Becoming a Nurse

Nurse uniform in the 1900's.
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When did I become a nurse? Was it when I carried a burning candle, wore a silly white hat and got pinned in a church in Richmond, Virginia? In my memory I could swear that my pinning ceremony church was St John’s where Patrick Henry gave his “Give me liberty or give me death!” speech but that can’t be right. I do accurately remember that it was the first and last time I ever wore a nurse’s cap. My childhood Winnie-the-Pooh has worn it ever since and I am sure there is deep symbolism there…

Was it when I passed my NCLEX exam? Or perhaps my first day on the job as a public health nurse, decked out in navy blue? Or was it a year later on my first day on the job as a nurse practitioner at a health clinic for the homeless—when I found myself in charge of the clinic as the only health care provider and willing down my breakfast and my fear? Or am I still becoming a nurse or do I even want to be a nurse?

“Becoming” is a coming into existence. It implies a right of passage, assuming a new identity, a transition from one state to another—such as “becoming an adult” or “becoming a butterfly.” A quick Google search of “becoming a nurse” reveals many website links to things like “10 Steps to Becoming a Nurse” (NursingLink): learn about the nursing profession, find your path to RN title, chose nursing school, get into nursing school, decide on specialty, pass NCLEX, consider possibilities for first job, get hired, prepare for first year as nurse—presto! You have become a nurse! Good luck with that, most nurses burn out in their first year as a nurse…  “Becoming a doctor” has similar elements—MCATs, med school, residency, etc—but also includes things like “excel” and “commit.” There are at least twenty books in print with “becoming a doctor” in the title and only five  with “becoming a nurse” in the title.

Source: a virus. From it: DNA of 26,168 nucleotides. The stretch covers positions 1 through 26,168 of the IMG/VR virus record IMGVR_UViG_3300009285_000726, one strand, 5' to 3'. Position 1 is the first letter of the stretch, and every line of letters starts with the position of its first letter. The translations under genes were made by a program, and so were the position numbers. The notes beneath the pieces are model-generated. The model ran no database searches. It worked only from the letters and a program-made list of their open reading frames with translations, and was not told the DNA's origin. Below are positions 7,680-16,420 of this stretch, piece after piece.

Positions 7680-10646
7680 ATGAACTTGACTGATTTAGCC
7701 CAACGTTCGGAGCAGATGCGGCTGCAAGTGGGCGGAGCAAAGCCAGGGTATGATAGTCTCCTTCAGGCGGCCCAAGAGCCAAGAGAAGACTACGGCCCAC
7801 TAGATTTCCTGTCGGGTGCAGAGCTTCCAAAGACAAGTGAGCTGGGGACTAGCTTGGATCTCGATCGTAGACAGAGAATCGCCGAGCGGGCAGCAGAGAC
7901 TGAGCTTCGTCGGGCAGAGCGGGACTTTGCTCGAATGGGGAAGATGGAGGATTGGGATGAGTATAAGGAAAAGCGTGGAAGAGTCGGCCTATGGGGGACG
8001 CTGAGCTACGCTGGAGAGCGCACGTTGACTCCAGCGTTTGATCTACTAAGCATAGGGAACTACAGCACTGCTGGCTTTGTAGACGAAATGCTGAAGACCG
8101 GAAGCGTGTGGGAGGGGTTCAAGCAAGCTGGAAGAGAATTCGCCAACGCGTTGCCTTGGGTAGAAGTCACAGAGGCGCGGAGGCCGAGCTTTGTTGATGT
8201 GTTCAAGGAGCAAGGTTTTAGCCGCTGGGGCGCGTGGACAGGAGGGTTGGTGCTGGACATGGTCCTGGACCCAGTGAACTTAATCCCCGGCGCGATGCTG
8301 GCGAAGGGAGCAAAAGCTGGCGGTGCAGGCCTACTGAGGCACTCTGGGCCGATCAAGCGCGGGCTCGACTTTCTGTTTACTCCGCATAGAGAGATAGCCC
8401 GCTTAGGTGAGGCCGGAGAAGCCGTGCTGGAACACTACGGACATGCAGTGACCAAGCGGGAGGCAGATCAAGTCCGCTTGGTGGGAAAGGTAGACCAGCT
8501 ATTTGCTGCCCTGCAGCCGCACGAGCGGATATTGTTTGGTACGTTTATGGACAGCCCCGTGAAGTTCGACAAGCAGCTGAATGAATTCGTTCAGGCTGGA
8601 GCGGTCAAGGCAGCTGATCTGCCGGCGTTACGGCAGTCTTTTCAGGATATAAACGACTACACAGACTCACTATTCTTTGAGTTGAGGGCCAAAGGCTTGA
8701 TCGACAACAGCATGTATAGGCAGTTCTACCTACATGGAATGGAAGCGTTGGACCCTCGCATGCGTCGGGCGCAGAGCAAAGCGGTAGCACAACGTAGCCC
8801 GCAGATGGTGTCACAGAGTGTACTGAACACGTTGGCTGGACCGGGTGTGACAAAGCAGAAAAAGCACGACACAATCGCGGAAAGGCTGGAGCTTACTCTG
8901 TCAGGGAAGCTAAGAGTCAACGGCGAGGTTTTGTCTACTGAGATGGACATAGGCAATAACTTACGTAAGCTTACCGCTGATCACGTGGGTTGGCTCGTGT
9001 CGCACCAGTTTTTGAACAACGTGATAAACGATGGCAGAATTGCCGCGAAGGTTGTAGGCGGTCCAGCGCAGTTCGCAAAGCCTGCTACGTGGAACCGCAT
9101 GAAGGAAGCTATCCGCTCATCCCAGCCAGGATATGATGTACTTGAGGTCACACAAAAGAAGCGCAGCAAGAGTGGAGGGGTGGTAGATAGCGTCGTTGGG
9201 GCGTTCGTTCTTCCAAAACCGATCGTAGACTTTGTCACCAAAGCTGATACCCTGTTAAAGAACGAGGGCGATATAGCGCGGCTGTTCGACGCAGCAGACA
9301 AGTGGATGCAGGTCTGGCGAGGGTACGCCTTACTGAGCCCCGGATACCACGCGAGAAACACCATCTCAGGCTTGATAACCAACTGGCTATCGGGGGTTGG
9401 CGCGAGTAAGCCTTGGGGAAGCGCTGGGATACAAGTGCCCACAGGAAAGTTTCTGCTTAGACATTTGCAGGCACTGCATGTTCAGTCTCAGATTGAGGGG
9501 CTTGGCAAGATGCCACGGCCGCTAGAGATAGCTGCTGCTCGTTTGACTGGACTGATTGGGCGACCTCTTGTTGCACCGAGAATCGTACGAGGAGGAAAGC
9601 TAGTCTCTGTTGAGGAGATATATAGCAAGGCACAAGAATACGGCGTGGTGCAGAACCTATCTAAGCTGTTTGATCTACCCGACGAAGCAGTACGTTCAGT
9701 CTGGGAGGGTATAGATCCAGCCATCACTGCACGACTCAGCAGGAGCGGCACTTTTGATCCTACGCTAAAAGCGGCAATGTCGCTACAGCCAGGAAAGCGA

Soon there will be an additional book on becoming a nurse and you nurses or ‘becoming nurses’ could be part of that book. “Becoming a Nurse: Real Stories of Nurses, Their Lives and Their Patients” is a book project by Lee Gutkind, editor of the journal Creative Nonfiction. They have a call for submissions (deadline November 30, 2011) for 2,500-5,000 word personal essays, “…stories (by nurses) that recall and recreate the most salient moments of their careers.” (Excerpted from their website call for submissions).  Jenelle Pifer, Assistant Editor of Creative Nonfiction has assured me that they want to include “a variety of perspectives on a number of different subsets in the field”—that includes nurse practitioners and all other flavors of nurses.

Creative Nonfiction, with Lee Gutkind as editor has already published a book Becoming a Doctor (Norton, 2010), with essays by well-known physician-writers such as Danielle Ofri, Sayantani DasGupta, Perri Klass and Robert Coles—as well as many relative newcomers to the physician-writer (published) role—and one who I think is a stretch to the doctor title (at least in how it was conceptualized for the book project)—Lauren Slater (Welcome to my Country and Liar), who is a now non-practicing psychologist. But it is an excellent book and I plan to use some of the essays as readings for my health policy classes this year.

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